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China, Russia firm in opposing UN bans on N Korea

Written by: Staff

UNITED NATIONS, July 6 (Reuters) China and Russia held firm in their opposition to a Japanese-drafted UN resolution that would call for sanctions on North Korea for its barrage of missile tests, including a long-range weapon, diplomats said.

Consequently the 15-member UN Security Council, whose junior diplomats meet on the issue again today, may have to resort to a statement, which is weaker than a resolution and does not impose any action, participants at the talks said.

The United States and Britain, which co-sponsored the Japanese draft, have veto power on the council along with France, Russia and China. A resolution needs nine votes and no veto whereas a statement needs the approval of all 15 members.

Negotiations late on Wednesday resulted in a stalemate and envoys consulted their respective governments. ''China and Russia were tough,'' said one Western participant, who spoke on condition of anonymity because the talks were secret.

Japan, a possible target of the North Korean missiles, circulated a draft resolution that condemned the launches and would bar any nation from transferring funds, material and technology for North Korea's missile or nuclear program.

The document also demands North Korea halt ''the development, testing, deployment and proliferation of ballistic missiles,'' return to talks on its nuclear program and stop all work on nuclear-related activities.

It also deplores North Korea's role as the ''world's leading proliferator of ballistic missiles and related technology.'' Jean-Marc de la Sabliere, France's UN ambassador and the current Security Council president, said that 13 council nations favored a resolution ''but two delegations thought a presidential statement would be more appropriate.'' ''It's too early to say at this moment what the outcome will be except to say that there is an agreement in the council to act swiftly and firmly,'' de la Sabliere said after emergency council consultations on Wednesday.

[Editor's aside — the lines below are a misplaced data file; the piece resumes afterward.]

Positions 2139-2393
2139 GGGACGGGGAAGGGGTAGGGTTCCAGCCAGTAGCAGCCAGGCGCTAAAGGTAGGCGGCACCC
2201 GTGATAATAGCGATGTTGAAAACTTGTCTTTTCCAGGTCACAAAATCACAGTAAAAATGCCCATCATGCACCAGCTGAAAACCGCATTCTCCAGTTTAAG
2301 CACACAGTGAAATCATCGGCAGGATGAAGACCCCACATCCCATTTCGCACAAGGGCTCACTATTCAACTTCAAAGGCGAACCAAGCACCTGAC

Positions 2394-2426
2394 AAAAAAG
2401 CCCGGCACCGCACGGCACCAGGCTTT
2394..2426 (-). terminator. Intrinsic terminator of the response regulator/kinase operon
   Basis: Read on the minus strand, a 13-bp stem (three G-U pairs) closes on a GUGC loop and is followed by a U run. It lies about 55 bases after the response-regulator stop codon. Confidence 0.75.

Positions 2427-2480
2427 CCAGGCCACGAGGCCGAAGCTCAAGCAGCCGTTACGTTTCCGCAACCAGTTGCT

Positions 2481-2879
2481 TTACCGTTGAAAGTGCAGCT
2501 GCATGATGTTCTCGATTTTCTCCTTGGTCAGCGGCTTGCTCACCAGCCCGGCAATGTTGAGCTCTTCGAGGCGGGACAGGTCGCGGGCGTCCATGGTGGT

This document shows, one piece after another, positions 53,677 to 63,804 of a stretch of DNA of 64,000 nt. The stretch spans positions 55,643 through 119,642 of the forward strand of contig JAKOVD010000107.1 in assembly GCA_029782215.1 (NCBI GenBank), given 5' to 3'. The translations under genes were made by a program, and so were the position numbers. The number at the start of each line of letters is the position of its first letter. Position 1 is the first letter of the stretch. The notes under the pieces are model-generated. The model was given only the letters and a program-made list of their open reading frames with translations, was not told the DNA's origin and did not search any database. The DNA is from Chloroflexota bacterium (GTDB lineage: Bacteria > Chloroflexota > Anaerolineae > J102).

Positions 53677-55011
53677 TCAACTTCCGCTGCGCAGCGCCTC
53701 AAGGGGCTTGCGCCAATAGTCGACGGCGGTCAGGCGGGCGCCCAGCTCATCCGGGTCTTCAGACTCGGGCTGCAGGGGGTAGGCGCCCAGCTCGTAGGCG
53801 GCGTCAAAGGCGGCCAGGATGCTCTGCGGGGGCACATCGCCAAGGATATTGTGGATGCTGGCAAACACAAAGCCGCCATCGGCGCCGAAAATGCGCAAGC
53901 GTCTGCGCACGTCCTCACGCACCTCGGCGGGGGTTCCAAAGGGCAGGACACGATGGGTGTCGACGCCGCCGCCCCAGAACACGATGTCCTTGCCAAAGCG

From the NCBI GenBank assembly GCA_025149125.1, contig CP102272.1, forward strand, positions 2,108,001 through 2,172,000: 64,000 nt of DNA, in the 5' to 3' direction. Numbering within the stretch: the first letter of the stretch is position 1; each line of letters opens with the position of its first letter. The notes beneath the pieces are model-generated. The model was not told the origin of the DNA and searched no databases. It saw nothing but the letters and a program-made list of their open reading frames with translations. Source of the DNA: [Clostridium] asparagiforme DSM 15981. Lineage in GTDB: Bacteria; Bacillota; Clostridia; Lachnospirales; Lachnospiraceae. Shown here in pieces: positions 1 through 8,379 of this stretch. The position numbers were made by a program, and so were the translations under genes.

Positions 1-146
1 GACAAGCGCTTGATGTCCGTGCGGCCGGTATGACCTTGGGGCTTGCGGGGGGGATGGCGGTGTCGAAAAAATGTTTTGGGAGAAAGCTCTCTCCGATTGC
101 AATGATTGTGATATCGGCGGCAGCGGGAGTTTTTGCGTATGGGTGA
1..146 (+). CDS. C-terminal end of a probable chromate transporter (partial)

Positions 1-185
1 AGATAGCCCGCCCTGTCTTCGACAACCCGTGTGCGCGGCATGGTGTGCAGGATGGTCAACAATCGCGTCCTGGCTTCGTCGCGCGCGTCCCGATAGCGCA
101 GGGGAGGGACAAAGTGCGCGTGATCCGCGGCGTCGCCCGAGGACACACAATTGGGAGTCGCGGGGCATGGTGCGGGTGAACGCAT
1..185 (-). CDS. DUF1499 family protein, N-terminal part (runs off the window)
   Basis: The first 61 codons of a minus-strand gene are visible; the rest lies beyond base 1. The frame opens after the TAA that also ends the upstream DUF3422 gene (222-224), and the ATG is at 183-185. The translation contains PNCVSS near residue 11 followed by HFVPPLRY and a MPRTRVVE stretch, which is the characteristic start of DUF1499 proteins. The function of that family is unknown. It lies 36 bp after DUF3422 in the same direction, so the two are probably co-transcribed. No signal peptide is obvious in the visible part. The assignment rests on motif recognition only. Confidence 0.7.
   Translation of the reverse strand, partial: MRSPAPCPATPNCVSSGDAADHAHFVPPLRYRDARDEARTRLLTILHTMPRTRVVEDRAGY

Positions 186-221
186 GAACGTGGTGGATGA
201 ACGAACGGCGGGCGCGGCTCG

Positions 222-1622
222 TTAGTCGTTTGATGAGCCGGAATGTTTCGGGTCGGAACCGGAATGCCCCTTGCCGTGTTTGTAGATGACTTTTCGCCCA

Defying international warnings, North Korea launched at least six missiles early Wednesday and a seventh some 12 hours later, officials in Japan and South Korea said.

The long-range Taepodong-2, which could theoretically hit the continental United States, fell into the Sea of Japan within a minute of the launch.

Both China's UN Ambassador Wang Guangya and Russia's UN Ambassador Vitaly Churkin referred to a council statement in 1998 after North Korea fired a Taepodong-1 missile over Japan and into the Pacific Ocean.

China had opposed council action and members instead issued a press statement of regret two weeks after the launch.

But Japan's UN Ambassador Kenzo Oshima said ''the seven launches of missiles this time -- and there may be more -- was far more serious'' than the August 1998 incident.

Saying Russia had ''serious concerns'' about North Korea's actions, Ambassador Vitaly Churkin said he opposed sanctions and favored a diplomatic solution.

''In my mind we could consider the format of a presidential statement,'' Churkin said.

Still, US President George W Bush and Japanese Prime Minister Junichiro Koizumi, in a telephone conversation, agreed to work together on UN sanctions, the Kyodo news agency reported on Thursday.

US Ambassador John Bolton told reporters that ''no member defended what the North Koreans have done.'' ''The tenor of that discussion shows how little support there is in the international community as a whole for these North Korean missile launches,'' he said.


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